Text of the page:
Heroic

When I first performed this symphony, I was in the Greater Buffalo Youth Orchestra. I was 15, and it was like an initiation rite: now I too would be able to say I’d played “Eroica”. The title was one of the attractions: Italian, exotic, even a little naughty if you think there might be supposed to be a “t” in the middle. I imagined I heard Boromir blowing his great horn in the 2nd movement. And of course there are the mythic stories about this symphony: Beethoven’s tearing up its dedication to Napoleon in protest, the Boston Symphony’s last-minute performance of the Funeral March in the face of unthinkable tragedy.

The second time I performed this symphony, I was an adult blogger on violinist.com. It was a whirlwind-quick festival over Christmas vacation, with a young, creative—heroic—conductor as the inspiration. I dusted off the old memories and was surprised and pleased at how well it all came back.

The third time I performed this symphony . . . well, I haven’t gotten there yet. We have 3 more rehearsals, which, if you think about it, isn’t that many. Yet, I still feel like I’m the muddy middle of things. I’m doing okay with respect to getting basic rhythm, intonation, and dynamics, and with re-awakening the muscle memory, but I’m still . . . struggling.

Back in my old orchestra, I was the concertmaster. I didn’t always mention that; in fact I usually just talked about “the orchestra I play in . . . “ unless it was a situation where I thought it would help me, or the orchestra, such as when I was dealing with publicity or finding a concert venue for orchestra-associated chamber groups. Then, I was the concertmaster, I was in charge, I was the one to deal with. I had the support of the conductor. I practiced my music, I tried my best to standardize the bowings, I served on the Board of Directors. I stood in front of the group and asked for the tuning A to start the concert. None of this stopped me from feeling like an impostor sometimes. Since I had never been to music school, since I had quit the violin twice, and since it was a non-audition volunteer group, I hadn’t earned the position the way most people do. I believe I did earn it over time, as a steady, conscientious presence who believed in and came to love the orchestra like a family. But I didn’t wear the mantle lightly, and sometimes I felt a little guilty enjoying it. After all those teenage years spent kicking around the back of county, state, and youth orchestras, and of turning the concertmaster’s pages in high school, a dream that I hadn’t even realized I’d been nurturing, came true in middle age.

And now it’s over.

During my time as concertmaster, I thought I was appropriately deferential to the conductor, and appropriately considerate of suggestions from the rest of the section (and other sections). I was small-c-conservative and mostly stuck to the printed bowings and took passages “as it comes” unless I had a good reason to do otherwise. Once I figured out a bowing I stuck with it and played it the same way from rehearsal to rehearsal, again, unless I had a good reason to do otherwise, and then the change was announced. My leadership style, if I could be said to have one at all, was not in-your-face, not heroic. I didn’t have strong musical opinions because I really didn’t think I had the right to have them.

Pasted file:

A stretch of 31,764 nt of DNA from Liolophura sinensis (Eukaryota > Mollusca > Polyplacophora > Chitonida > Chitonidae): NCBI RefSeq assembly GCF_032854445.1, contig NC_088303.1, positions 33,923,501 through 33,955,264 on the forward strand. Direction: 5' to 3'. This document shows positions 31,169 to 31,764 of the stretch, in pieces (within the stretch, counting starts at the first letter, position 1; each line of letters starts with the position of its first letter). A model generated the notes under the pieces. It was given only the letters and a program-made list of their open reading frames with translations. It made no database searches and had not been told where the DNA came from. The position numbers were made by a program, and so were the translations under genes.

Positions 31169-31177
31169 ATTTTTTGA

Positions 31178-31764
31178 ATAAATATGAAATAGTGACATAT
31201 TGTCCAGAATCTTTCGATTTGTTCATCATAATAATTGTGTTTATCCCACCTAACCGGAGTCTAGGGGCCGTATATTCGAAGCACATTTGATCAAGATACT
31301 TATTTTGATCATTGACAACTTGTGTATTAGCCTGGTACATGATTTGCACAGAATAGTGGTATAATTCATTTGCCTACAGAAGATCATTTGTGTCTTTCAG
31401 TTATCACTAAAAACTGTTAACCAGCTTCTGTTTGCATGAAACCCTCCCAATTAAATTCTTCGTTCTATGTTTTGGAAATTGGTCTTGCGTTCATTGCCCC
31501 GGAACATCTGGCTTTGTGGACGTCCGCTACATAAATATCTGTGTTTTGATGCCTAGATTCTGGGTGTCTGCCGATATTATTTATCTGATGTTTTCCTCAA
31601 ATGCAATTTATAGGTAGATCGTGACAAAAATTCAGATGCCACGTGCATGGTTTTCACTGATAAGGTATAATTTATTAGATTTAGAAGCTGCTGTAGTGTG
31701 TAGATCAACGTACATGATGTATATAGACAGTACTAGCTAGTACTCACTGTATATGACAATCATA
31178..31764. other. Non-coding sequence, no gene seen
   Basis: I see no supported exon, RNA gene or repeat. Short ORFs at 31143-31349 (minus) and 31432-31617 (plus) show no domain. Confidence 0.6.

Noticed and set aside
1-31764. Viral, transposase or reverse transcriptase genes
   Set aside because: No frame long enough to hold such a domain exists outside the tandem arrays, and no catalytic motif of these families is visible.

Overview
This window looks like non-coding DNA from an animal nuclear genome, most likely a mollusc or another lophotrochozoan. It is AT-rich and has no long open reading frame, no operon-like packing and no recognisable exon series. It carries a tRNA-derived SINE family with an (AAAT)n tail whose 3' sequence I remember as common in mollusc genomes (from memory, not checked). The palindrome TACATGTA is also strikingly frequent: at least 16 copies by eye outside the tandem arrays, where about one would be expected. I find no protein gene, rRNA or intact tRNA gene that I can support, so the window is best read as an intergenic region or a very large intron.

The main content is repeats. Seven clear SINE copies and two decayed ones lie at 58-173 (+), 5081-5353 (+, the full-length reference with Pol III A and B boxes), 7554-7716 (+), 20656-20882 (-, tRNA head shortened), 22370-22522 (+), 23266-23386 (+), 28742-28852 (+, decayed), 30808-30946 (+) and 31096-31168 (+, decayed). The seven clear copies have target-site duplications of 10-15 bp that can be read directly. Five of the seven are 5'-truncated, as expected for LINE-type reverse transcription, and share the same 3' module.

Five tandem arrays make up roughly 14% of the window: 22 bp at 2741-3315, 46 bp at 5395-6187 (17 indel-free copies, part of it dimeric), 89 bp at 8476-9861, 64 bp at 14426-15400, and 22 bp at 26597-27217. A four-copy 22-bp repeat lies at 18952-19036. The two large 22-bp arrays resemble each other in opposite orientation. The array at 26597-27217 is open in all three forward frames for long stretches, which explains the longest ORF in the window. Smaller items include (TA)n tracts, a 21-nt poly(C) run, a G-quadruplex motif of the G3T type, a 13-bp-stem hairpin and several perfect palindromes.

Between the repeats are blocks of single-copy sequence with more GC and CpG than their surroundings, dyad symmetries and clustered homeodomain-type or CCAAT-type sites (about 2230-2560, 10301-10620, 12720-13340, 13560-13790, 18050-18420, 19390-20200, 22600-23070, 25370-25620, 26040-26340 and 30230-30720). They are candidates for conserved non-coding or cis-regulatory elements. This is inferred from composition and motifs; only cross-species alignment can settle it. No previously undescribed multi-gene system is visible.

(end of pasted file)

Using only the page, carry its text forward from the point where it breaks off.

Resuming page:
Well, apparently, I was wrong about that and probably other things too. There’s nothing like the back of a first violin section to bring out the opinionatedness in all of us. For example, I have to admit, sheepishly, that I do not follow someone else’s bowings very well. For 7 years I’ve been used to doing what I want and expecting everyone else to follow me. And when I look up, I expect to see the conductor’s smiling face, not someone else’s bow going the opposite direction from mine. I find myself grumbling silently—up bow? There? WTF, are you kidding me? Oh, yeah, ok, that’s fine. Oops. I’ve been making liberal use of my pencil—and its eraser—in rehearsal.

In Eroica, though, my opinionatedness seems to focus on something different: interpretation. I remember now that I did have a policy as concertmaster that was not universally loved. I always told my section to play chords divisi, the notes divided up between two players on a stand, unless it was explicitly marked “non-div” or unless the conductor said otherwise. This started as a carryover from high school and youth orchestra days, but I still agree with it in principle. I think that symphonic chords, at least when played by a non-professional orchestra, sound better when played divisi: cleaner, better in tune, more together, and less crunchy, because players each only have 1-2 notes to worry about, but all notes are heard in the audience. Playing chords divisi also works to prevent a phenomenon that I personally dislike (and here is my opinionatedness again rearing its ugly head): violinist showoffy-ness. But in the current performance, not only are we supposed to play all the chords non-divisi, but he’s having us do a lot of down-bow retakes, another technique that I prefer to use sparingly.

I want to stop grumbling, even silently. I’m new here and I know it’s not my place to grumble. But I still don’t like the heaviness that these techniques bring to the piece. The concertmaster says it’s what Beethoven would have wanted, a reason I fully respect, if true. But is it true? How can we know?